The Devil is in the Details
Well, there’s so much good news to choose from, I hardly know where to start. The Obamacare web site debacle? The senseless shootings that seem to happen nearly every day now? The continuing slaughter in Syria? No, I think I’ll talk about the NSA and their decision to monitor everyone, everywhere, all the time, laws and just plain common sense be damned.
Aside from the uncomfortable feeling that Big Brother is watching you even when you post snaps of yourself trick-or-treating with your two-year-old, another unfortunate bi-product of the ubiquitous spying that the NSA has apparently been doing is that the Europeans don’t like us anymore. For people like me who actually go there from time to time, this is a depressing turn of events indeed.
We had made such progress! We elected an intelligent, charismatic, well-spoken, well-educated bi-lateralist who when he went to Europe spoke to cheering crowds of adoring French and German fans. It was a far cry from the years I spent there in the eighties. Attending a European university with Reagan in the White House was a tough go for an American. I remember having to apologize a lot. I remember getting tired of apologizing. I remember speaking English with an accent so I wouldn’t have to.
Now, the Europeans are off Obama, and who can blame them? His National Security Agency has been monitoring their e-mail, tapping their phones, snooping on their Facebook and Twitter accounts and now it appears even listening to the cell phone conversations of their leaders, in particular Angela Merkel and Francois Hollande.
“Well actually,” I heard one NSA “expert” say on the PBS News Hour last week, “They might not have been listening. They might just have looked at a list of who she called and who called her.” Imagine Merkel’s relief. The NSA only knows that she called her husband at 5:06 pm last Monday. They don’t know that she asked him to take out the trash.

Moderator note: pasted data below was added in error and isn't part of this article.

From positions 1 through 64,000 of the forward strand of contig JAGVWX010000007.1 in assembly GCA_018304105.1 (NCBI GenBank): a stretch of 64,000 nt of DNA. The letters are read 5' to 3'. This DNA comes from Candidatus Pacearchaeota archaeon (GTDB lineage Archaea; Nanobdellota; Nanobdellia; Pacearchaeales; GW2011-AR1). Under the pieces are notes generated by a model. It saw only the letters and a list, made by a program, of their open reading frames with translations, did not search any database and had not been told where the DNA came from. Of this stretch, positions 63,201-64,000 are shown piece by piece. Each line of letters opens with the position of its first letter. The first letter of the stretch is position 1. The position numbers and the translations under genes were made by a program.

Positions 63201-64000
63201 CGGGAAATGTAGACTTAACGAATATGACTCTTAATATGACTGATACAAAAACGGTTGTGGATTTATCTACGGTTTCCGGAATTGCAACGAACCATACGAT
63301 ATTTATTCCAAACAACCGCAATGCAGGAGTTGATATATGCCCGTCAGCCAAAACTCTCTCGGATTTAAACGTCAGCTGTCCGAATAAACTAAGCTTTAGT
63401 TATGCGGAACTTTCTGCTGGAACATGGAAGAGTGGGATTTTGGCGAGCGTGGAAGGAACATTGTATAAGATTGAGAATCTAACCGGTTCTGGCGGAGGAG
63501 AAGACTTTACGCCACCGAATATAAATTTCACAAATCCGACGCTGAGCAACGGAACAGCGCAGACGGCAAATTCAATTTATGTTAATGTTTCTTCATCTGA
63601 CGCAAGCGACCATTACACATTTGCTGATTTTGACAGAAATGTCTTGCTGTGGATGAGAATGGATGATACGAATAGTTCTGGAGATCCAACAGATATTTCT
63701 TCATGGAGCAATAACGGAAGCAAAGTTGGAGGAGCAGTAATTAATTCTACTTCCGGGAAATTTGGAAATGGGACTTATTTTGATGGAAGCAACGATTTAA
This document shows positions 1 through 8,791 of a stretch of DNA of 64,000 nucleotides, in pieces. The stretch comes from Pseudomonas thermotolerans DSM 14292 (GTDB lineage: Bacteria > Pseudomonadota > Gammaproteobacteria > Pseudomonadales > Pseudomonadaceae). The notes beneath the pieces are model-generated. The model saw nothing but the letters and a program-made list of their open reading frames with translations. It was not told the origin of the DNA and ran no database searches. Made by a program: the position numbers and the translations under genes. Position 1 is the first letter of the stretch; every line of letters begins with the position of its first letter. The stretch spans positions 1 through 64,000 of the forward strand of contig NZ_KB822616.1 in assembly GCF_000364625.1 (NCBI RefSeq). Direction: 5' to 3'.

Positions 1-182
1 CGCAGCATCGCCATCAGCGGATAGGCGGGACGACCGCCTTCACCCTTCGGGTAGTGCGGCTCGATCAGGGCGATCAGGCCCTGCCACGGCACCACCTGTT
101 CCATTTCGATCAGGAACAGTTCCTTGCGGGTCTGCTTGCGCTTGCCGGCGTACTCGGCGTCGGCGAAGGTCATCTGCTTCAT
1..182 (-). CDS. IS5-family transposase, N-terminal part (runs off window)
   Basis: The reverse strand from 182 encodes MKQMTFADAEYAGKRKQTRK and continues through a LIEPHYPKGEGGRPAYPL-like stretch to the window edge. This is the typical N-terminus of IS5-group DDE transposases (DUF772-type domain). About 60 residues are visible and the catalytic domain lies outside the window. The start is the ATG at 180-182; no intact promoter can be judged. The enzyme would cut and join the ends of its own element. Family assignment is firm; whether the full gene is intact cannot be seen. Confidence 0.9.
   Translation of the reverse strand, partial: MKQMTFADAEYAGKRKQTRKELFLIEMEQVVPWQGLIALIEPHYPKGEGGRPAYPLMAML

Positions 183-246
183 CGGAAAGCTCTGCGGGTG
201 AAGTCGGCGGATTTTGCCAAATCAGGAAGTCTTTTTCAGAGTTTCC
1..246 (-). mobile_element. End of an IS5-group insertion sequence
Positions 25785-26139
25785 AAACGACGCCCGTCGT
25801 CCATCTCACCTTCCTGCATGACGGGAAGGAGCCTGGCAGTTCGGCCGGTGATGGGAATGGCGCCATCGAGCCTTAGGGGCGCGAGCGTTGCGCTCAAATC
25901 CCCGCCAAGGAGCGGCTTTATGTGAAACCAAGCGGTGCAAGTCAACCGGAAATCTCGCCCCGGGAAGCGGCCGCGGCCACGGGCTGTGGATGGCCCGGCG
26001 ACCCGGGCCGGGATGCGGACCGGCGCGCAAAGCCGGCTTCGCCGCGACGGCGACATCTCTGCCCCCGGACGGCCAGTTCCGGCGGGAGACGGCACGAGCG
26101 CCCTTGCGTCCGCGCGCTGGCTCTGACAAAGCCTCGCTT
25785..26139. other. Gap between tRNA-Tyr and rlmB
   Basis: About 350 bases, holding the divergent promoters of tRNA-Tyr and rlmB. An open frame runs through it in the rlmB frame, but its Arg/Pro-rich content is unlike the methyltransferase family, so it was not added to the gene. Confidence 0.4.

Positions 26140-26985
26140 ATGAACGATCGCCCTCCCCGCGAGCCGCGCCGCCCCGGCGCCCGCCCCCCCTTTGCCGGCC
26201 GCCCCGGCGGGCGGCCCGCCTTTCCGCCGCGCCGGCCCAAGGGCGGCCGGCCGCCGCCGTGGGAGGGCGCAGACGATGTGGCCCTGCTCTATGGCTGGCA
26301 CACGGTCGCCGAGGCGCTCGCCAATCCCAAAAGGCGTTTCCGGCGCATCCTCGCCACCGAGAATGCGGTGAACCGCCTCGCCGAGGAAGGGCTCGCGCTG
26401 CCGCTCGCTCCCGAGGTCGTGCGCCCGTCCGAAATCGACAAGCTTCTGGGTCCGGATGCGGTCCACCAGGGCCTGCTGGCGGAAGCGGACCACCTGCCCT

Now aside from what Obama did or didn’t know about who was being “surveilled”, let’s get to the real question. What the heck is going on with the NSA? How did they get to the point that they think all of this is okay? They cannot all be amoral rogues. Even allowing for the fact that people attracted to espionage might exhibit a higher rogue factor than people attracted to Kindergarten teaching, I still can’t believe they are all despicable. There must be something else.
The real answer I think lies at a painful intersection of history and technology. The shock of 9/11, for everyone in the USA, but particularly for the security services went deep into their collective psyche and took root there. Watered by hurt pride, this root grew into the pernicious weed, fertilized by our quickly evolving digital technologies, called “Whatever It Takes.”
Angela Merkel also grew up at a painful crossroads of history and technology (only a decade after the even more painful one that preceded it). She grew up under the constant and far-reaching surveillance of the East German State Security Service: the Stazi.